Using an abandoned U.S. military base in Greenland as a case study, new Brown research explores how the impact of climate change on domestic and overseas military bases could cause a host of political and diplomatic problems.
Sensors that sniff out chemicals in the air to warn us about everything from fires to carbon monoxide to drunk drivers to explosive devices hidden in luggage have improved so much that they can even detect diseases on a person's breath. Researchers from Drexel University and the Korea Advanced Institute of Science and Technology have made a discovery that could make our best 'chemical noses' even more sensitive.
A highly versatile deposition process already used to manufacture aircraft parts and other expensive, delicate surfaces is now 3-D modeled to show the effects of temperature for the first time. Cold gas dynamic spray (CGDS) can bond supersonic micron-sized metal particles to a metal or polymer surface without damaging it. This 3-D model of a single particle bonding to a surface starts unlocking a grand high-technology challenge several decades in the making.
In a new study, USC Viterbi School of Engineering professors used computer-based models to identify mechanisms or 'strategies' used by bacterial spores to evade attack from extreme temperatures, chemicals and radiation. Using complex mathematical techniques to examine spores at the molecular level, the team also determined the optimal conditions for killing harmful bacteria.
University of Washington researchers reconstructed prehistoric projectiles and points from ancient sites in what is now Alaska and studied the qualities that would make for a lethal hunting weapon. By examining and testing different projectile points, the team has come to a new understanding about the technological choices people made in ancient times.
Male rats exposed to air blasts designed to mimic those from explosives used in recent military conflicts have symptoms of post-traumatic stress disorder (PTSD) that are improved by a drug currently being evaluated in humans for treatment-resistant depression and suicidal tendencies. The research, published in eNeuro, provides a new direction for addressing the mental health problems that often arise following a common brain injury in veterans.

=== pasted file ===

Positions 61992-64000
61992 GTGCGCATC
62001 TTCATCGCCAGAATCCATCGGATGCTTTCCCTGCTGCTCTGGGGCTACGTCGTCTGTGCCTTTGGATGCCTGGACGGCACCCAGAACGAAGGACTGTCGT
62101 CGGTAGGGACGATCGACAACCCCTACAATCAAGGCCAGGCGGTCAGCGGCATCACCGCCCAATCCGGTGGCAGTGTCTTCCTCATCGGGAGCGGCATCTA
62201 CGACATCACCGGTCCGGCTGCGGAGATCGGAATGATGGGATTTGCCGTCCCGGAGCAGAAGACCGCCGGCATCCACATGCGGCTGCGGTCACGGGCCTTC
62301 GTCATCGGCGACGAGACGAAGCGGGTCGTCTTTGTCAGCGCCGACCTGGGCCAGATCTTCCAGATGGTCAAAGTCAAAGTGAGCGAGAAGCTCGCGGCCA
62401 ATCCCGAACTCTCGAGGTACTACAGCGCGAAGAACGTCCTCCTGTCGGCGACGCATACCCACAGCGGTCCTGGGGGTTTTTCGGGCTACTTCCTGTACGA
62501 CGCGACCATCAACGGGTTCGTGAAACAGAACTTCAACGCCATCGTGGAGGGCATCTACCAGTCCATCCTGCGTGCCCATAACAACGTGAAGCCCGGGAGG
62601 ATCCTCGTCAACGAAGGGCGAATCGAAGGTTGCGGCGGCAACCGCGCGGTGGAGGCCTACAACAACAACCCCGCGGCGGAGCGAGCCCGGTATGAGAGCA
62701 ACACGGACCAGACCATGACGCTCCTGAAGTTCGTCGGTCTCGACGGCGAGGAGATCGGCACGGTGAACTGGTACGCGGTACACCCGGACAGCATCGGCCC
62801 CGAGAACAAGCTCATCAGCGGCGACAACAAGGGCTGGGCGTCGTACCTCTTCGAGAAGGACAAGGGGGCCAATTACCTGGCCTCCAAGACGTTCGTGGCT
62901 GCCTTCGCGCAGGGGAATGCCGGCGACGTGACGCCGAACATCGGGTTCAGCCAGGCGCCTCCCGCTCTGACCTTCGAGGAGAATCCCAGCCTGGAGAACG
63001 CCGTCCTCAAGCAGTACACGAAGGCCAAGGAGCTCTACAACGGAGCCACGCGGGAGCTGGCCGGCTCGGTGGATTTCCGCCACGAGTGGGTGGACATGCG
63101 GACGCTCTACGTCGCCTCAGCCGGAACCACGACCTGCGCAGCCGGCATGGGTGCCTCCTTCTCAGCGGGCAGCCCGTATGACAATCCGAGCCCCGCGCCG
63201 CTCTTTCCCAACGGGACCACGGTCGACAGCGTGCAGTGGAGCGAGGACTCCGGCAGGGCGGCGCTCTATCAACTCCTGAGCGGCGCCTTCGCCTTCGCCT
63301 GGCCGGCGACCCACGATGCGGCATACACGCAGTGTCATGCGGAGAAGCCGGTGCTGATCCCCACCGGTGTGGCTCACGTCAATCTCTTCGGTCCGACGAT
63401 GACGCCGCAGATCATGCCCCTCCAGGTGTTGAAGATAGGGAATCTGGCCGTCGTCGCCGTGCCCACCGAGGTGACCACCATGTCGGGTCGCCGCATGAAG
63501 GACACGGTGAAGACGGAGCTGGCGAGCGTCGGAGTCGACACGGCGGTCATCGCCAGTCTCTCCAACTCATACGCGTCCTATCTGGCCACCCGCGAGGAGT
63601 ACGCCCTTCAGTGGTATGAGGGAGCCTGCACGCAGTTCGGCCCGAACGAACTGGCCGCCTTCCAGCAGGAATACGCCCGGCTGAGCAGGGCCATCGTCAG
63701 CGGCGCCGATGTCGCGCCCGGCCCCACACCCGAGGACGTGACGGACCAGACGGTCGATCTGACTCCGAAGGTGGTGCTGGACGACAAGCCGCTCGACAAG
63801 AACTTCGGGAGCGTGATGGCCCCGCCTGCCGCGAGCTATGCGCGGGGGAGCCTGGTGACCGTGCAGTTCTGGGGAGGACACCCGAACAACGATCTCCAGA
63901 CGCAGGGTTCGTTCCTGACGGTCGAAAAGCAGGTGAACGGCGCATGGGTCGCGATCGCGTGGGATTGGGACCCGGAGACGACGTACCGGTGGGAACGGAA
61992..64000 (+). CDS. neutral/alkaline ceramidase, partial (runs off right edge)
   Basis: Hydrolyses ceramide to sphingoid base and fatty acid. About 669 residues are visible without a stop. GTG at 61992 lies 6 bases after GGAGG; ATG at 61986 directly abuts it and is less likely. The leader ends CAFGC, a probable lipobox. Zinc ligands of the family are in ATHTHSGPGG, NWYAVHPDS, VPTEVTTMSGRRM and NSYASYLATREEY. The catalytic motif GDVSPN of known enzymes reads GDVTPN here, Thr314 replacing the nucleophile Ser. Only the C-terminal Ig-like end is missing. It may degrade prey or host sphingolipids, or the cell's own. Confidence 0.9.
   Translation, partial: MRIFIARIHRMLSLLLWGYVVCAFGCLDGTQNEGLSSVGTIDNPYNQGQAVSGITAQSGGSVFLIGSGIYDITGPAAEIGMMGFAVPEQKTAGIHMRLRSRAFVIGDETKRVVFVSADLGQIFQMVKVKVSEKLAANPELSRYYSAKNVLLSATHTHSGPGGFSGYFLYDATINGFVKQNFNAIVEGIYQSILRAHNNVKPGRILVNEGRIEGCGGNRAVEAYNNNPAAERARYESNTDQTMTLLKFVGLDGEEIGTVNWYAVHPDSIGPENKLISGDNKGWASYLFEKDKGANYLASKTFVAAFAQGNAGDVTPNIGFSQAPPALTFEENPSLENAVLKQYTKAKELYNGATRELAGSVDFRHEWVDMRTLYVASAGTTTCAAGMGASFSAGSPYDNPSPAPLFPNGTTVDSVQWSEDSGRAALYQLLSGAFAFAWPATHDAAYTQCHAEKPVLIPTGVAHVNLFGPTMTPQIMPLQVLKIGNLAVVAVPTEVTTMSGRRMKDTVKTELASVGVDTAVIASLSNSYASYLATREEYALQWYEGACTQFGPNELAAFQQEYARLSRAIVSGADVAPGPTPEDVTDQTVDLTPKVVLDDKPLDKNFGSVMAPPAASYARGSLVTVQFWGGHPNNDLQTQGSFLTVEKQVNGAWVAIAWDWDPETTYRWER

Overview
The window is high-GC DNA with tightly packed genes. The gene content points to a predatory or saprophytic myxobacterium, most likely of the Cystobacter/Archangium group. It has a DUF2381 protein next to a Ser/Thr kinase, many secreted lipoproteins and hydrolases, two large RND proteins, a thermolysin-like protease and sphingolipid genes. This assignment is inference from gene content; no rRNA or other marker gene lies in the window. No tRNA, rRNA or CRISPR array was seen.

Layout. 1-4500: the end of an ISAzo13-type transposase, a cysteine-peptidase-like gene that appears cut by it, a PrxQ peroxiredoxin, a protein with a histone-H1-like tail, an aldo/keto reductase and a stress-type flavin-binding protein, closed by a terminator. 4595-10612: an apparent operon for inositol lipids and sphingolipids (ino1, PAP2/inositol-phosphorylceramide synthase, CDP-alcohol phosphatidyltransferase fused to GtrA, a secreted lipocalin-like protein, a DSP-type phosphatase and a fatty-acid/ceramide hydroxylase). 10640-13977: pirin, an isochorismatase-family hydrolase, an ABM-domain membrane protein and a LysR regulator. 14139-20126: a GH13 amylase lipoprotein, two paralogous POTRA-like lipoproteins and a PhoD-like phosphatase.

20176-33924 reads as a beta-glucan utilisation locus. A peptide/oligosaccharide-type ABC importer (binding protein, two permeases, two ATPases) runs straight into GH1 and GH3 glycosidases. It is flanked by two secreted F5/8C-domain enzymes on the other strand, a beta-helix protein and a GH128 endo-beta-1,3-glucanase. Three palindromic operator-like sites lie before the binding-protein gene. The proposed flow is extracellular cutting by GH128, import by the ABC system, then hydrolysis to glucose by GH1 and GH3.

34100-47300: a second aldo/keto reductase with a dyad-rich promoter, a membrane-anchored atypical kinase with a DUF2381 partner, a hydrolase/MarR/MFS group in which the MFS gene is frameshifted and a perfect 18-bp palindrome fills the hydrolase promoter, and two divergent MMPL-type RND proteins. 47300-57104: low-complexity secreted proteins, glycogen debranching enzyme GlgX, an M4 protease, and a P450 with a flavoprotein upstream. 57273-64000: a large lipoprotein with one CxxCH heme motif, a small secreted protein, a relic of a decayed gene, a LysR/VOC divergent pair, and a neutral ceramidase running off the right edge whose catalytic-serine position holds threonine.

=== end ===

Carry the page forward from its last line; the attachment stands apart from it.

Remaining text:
Scientists from the US Army Research Laboratory and the Lawrence Livermore National Laboratory found a solution to a significant challenge in making high-energy explosives.
Ethicists from the University of Basel have outlined a new biosecurity framework specific to neurotechnology. While the researchers declare an outright ban of dual-use technology ethically unjustified, they call for regulations aimed at protecting the mental privacy and integrity of humans. The journal Neuron has published the study.
Researchers at the US Army Research Laboratory and the Ludwig Maximilian University in Munich, Germany, have developed an environmentally friendly red light flare popular in fireworks displays and among Soldiers who use them in training and battlefield operations as signaling devices.
An joint research team, affiliated with South Korea's Ulsan National Institute of Science and Technology (UNIST) has introduced the Hybrid-SOEC system with highest reported electrochemical performance in hydrogen production.